There’s no questioning the fact that electric cars are the new ‘it’ thing, especially with major players like Tesla and Formula E in the scene. But this is also why recently the debates have been shifting more and more towards their environmental impact.
There are definitely many challenges that need to be addressed before electric cars can be declared as a completely green alternative to fossil fuels. For now, some of the major concerns for environmentalists have been the manufacturing process of the vehicles and the processes through which their batteries are charged. In fact, the batteries themselves are a greater cause of concern, mainly because of a key ingredient that lets the Li-ions battery generate electricity, i.e. cobalt.
If you are just hearing about cobalt for the first time then you should be surprised to know how often it is used. Cobalt is the name of a chemical element that was discovered in 1739 by a Swedish chemist, Georg Brandt. This metal is silvery-white in appearance and it’s mostly produced as a by-product of nickel and copper mining.
Cobalt is used in a number of everyday products such as paints, medicines, powerful magnets, cutting tools, smartphones and even in some very basic items such as pottery. But the use that concerns us here is its use in car batteries. Cobalt, combined with other elements produces cathodes, which are then used in lithium-ion batteries – a major component of electric vehicles.
In recent years, cobalt has actually been a major cause of speed bumps on the road to developing the ideal electric vehicle. There are numerous economic and ethical issues that have surfaced regarding the use of cobalt.
The price of cobalt is set to rise as its supplies are dwindling. They are predicted to hit critically low levels by 2050, according to the the Helmholtz Institute Ulm (HIU) in Germany. Hopefully, this will lead to an increased need for manufacturers to replace its use with a new technology.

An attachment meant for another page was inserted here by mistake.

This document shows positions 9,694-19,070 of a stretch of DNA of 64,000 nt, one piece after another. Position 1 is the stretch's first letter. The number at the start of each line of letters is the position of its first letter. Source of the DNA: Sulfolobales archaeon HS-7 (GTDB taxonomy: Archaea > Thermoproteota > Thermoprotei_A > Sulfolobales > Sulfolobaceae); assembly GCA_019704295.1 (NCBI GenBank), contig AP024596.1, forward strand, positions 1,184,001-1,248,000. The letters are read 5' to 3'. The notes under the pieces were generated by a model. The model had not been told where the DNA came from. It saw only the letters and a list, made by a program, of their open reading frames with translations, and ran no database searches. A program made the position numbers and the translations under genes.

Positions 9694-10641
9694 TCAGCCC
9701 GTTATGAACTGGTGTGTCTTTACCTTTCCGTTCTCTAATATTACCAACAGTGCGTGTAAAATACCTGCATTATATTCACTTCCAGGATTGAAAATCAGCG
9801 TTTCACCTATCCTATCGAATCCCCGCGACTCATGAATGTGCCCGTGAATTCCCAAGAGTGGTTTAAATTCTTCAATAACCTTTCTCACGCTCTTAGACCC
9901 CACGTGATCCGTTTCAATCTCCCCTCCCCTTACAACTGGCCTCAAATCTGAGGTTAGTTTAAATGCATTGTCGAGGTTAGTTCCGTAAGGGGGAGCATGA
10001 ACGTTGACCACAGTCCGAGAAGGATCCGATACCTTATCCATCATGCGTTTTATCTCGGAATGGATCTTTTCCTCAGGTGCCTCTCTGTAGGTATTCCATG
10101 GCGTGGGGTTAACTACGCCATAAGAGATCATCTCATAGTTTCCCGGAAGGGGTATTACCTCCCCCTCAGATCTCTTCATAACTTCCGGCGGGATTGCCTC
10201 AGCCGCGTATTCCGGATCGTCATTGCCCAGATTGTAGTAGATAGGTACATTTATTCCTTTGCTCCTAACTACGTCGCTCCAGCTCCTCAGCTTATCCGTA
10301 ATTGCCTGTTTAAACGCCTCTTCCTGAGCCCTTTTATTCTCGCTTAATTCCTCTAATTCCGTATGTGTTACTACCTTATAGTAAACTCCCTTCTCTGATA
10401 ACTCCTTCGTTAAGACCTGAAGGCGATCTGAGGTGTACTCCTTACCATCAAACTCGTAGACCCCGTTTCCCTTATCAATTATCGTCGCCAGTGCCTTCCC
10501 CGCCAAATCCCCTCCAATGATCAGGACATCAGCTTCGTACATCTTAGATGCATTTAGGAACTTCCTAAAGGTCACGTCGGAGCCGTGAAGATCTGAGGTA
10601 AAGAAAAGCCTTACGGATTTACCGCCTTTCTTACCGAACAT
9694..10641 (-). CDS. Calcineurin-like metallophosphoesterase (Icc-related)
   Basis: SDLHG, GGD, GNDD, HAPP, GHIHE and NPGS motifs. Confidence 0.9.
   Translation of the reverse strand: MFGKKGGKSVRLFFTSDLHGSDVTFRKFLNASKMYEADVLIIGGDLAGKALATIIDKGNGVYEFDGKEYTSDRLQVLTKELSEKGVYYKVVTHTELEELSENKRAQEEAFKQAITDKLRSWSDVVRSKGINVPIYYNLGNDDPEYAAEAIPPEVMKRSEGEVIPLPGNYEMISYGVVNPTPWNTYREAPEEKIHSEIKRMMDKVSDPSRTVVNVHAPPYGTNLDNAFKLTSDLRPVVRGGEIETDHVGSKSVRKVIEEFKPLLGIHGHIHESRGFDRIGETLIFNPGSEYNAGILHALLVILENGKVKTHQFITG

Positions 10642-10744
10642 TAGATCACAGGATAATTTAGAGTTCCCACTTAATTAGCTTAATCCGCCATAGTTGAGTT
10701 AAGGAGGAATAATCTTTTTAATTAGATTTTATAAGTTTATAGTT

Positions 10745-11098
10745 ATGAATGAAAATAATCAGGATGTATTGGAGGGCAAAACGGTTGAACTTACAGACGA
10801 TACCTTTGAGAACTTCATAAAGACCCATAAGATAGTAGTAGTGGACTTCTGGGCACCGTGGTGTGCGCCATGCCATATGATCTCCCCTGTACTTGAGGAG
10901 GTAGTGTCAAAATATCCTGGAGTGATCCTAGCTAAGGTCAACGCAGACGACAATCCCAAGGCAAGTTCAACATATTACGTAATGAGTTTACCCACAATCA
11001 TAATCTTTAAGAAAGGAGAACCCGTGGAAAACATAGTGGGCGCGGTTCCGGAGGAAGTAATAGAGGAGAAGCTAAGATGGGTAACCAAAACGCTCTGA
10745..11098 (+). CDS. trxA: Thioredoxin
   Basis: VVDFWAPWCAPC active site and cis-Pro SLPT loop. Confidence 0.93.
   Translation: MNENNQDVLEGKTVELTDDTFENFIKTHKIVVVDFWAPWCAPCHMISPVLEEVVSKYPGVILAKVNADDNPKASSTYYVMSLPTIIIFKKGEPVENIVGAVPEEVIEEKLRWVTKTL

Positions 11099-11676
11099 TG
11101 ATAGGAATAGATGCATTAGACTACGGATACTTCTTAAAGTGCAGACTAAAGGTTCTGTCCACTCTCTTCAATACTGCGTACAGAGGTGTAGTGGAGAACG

From an ethical, political and environmental stance, it’s seen as an ingredient that needs replacing, fast. The unearthing process is infamous for being unhealthy for miners, with the U.S. Centers for Disease Control and Prevention reporting that “chronic exposure to cobalt-containing hard metal (dust or fume) can result in a serious lung disease called ‘hard metal lung disease’”.
With so many things going against its use, it’s pretty clear that battery manufacturers have to look for alternative sources to power their car batteries. A lot of advancements have already been made and many positive signs for the future have been observed.
For instance, Tesla has been working with its battery cell suppliers, Panasonic, to produce batteries that would work with significantly lower levels of Cobalt and their ultimate aim is to completely eliminate its use.
How Practical is This?
While they’ve announced their goal, Panasonic and Tesla have not exactly made it clear how they plan on achieving it. However, there are a number of promising technologies around that they may choose from.
One option could be the use of lithium-manganese spinel or lithium-iron phosphate that might work without cobalt. However, certain concerns regarding the feasibility of these alternatives and their cost-effectiveness when it comes to using them for commercial vehicles still exist. There are also some other alternatives like solid-state lithium batteries, which are very promising, but their production processes are still in the testing phase.
The only thing that seems clear right now is that cobalt is not a sustainable element and thus it is not a viable option for future production of electrical vehicles. The success of both the ordinary and autonomous car industry is based heavily on sustainability, which rules out the use of an element that is likely to run out in future. It’s important for investors like Tesla to continue their research and experiments to produce greener car batteries in order to make the common use of electric cars a possibility.